Photo by Artem Maltsev on Unsplash

Tip 4: Plan Survey Frequency

User surveys that are conducted too frequently annoy students and add to the considerable workload many students are already shouldering, which can result in rushed or sarcastic answers.

For elementary students and families, I surveyed students:

  • one week after any big changes (like trying out math stations for the first time or introducing flexible seating to the classroom) as this allowed me to identify problems before they became pain points,
  • at the end of major units so I knew what to do differently the next time I taught that unit and to identify unit-to-unit trends so I could make adjustments to upcoming units of study,
  • and just before long breaks so I’d have time to reflect on what was working well and what needed changing.

When I moved to middle school in August 2020, my district was 100% remote and our recommended course design followed a one-unit-per-quarter model. We also would swap student cohorts each quarter. This meant that weekly surveys probably wouldn’t provide very interesting data, but waiting until the end of the unit meant that I wouldn’t be able to meet the expressed needs of the humans who had given me the feedback.

For both remote and in-person middle school teaching, I’ve found that scheduling user surveys at mid-quarter and one week before the end of a quarter works well because I have opportunities to make improvements for both short- and long-term audiences.

A laptop screen shows pie, line, and bar graphs.
Photo by Campaign Creators on Unsplash

Tip 5: Analyze Feedback Right Away

Once the survey closes, I make 3 passes through results: an initial skim of key questions within 2 work days, a read to identify overall trends within one week, and a more careful reading within 2 weeks.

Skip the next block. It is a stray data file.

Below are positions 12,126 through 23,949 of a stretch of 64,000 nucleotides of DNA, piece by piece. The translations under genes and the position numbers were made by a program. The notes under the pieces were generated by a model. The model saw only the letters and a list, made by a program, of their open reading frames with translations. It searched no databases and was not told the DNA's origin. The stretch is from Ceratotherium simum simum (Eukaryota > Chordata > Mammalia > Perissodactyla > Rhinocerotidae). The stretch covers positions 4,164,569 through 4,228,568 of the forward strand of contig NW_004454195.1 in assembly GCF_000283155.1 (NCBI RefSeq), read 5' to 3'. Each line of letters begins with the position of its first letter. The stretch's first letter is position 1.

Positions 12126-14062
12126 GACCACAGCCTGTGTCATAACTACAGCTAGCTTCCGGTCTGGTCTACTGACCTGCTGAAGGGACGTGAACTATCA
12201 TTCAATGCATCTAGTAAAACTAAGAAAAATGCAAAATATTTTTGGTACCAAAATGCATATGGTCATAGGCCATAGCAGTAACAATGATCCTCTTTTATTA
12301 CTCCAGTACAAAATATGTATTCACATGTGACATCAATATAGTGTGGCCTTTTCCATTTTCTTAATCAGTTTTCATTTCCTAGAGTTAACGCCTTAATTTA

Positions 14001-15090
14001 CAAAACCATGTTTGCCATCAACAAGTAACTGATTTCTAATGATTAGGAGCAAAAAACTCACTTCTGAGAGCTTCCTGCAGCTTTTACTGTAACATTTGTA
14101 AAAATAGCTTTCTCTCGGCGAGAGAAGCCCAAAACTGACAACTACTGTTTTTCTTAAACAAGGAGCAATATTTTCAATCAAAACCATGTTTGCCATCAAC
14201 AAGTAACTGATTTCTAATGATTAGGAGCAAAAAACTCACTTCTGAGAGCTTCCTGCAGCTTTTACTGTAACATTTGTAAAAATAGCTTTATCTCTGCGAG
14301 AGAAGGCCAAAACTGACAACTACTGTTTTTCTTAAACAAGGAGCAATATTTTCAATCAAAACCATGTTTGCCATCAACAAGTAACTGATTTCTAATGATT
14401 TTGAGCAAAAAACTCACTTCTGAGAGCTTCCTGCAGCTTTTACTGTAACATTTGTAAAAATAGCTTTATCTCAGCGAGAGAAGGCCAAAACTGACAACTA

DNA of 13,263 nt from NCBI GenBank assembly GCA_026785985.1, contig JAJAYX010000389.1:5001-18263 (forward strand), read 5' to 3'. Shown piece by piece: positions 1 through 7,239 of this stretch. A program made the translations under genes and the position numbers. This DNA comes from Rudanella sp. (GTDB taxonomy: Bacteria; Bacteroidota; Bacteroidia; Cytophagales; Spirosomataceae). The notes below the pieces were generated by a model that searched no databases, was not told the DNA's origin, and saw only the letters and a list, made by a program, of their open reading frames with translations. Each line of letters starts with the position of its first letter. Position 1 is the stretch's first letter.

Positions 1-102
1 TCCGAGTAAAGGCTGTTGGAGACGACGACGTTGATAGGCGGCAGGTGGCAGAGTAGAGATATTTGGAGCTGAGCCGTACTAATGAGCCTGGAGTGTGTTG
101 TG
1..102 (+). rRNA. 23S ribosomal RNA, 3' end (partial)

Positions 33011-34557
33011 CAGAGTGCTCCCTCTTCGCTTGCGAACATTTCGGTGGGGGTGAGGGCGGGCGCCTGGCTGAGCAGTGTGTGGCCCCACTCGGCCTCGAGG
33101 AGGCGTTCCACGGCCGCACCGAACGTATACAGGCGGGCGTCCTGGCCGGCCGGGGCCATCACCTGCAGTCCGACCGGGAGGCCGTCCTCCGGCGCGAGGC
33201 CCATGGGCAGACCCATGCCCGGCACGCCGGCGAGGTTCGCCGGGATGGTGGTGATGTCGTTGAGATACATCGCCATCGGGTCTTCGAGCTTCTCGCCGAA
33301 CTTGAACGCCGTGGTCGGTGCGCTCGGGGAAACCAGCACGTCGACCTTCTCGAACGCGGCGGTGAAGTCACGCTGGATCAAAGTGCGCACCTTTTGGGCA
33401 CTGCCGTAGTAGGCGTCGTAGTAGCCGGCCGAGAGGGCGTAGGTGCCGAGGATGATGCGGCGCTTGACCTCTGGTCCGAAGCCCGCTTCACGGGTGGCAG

Course homepage before (left) and after (right) student feedback


Like many teachers, I had to learn a new LMS when my district switched from Google Classroom to Canvas LMS and while I had a minimum viable product ready to go at the beginning of the school year, my Canvas course had not been user-tested before it was deployed.

As a result of student user survey feedback, I redesigned my course homepage to provide clearer, more visually-appealing links to our most commonly-used internal and external sites, moved the daily agenda slide off the home page, and added a very popular feature: the tell-me-a-joke Google Form (I collect Dad jokes and puns).

Let’s Connect!

I love connecting with other technologists, learners, and teachers on Twitter! Add me on LinkedIn here or join me on Twitter here. I’m currently learning JavaScript on Twitter, and I’m having a blast!

Bonus points if you share your best student user survey question with me — I’m always looking for opportunities to learn from others.




I nicknamed my cat “Potato,” address my students as Fellow Humans, and usually have a ridiculous number of tabs saved in OneTab.

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Cindy Black

Cindy Black

I nicknamed my cat “Potato,” address my students as Fellow Humans, and usually have a ridiculous number of tabs saved in OneTab.